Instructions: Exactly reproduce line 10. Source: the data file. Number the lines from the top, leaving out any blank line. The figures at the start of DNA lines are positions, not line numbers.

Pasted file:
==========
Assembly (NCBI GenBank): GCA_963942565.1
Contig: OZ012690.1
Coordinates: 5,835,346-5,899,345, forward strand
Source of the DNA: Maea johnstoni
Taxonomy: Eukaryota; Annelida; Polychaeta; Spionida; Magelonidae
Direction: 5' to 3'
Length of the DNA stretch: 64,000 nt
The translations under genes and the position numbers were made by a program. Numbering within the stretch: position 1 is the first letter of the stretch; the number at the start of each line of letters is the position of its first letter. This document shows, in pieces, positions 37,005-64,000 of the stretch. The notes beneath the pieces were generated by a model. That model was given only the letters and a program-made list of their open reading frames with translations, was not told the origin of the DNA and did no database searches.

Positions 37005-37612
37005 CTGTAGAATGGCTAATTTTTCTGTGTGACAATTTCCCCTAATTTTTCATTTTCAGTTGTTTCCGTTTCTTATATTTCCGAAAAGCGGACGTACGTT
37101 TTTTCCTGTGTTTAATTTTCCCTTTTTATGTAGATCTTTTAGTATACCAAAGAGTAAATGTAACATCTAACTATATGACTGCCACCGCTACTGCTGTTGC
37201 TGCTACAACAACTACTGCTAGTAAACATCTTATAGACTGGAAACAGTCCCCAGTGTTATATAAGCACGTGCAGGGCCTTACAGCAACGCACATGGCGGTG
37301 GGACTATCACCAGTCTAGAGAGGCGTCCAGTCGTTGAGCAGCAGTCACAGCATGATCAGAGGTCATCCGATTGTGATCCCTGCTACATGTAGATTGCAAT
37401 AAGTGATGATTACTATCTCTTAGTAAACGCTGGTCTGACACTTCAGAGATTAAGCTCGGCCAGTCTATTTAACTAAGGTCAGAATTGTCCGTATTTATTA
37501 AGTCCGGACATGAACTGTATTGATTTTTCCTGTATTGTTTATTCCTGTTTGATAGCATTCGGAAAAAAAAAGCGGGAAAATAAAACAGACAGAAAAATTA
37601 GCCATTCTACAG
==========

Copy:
37005 CTGTAGAATGGCTAATTTTTCTGTGTGACAATTTCCCCTAATTTTTCATTTTCAGTTGTTTCCGTTTCTTATATTTCCGAAAAGCGGACGTACGTT